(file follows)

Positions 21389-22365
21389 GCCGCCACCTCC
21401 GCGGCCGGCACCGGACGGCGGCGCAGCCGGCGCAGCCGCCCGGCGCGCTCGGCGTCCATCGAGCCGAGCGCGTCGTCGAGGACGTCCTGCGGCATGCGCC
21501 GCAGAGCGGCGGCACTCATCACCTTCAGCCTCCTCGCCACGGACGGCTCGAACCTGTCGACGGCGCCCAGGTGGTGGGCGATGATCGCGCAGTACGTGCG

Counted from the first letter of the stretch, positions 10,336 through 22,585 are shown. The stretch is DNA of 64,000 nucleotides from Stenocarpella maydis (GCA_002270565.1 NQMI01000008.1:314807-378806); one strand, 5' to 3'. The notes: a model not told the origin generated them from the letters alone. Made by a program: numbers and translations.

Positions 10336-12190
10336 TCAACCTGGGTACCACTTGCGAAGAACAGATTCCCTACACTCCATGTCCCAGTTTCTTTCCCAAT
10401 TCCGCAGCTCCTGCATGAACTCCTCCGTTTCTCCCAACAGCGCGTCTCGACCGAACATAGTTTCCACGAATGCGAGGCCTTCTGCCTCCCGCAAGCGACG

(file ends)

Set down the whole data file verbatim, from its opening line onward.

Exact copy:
Positions 21389-22365
21389 GCCGCCACCTCC
21401 GCGGCCGGCACCGGACGGCGGCGCAGCCGGCGCAGCCGCCCGGCGCGCTCGGCGTCCATCGAGCCGAGCGCGTCGTCGAGGACGTCCTGCGGCATGCGCC
21501 GCAGAGCGGCGGCACTCATCACCTTCAGCCTCCTCGCCACGGACGGCTCGAACCTGTCGACGGCGCCCAGGTGGTGGGCGATGATCGCGCAGTACGTGCG

Counted from the first letter of the stretch, positions 10,336 through 22,585 are shown. The stretch is DNA of 64,000 nucleotides from Stenocarpella maydis (GCA_002270565.1 NQMI01000008.1:314807-378806); one strand, 5' to 3'. The notes: a model not told the origin generated them from the letters alone. Made by a program: numbers and translations.

Positions 10336-12190
10336 TCAACCTGGGTACCACTTGCGAAGAACAGATTCCCTACACTCCATGTCCCAGTTTCTTTCCCAAT
10401 TCCGCAGCTCCTGCATGAACTCCTCCGTTTCTCCCAACAGCGCGTCTCGACCGAACATAGTTTCCACGAATGCGAGGCCTTCTGCCTCCCGCAAGCGACG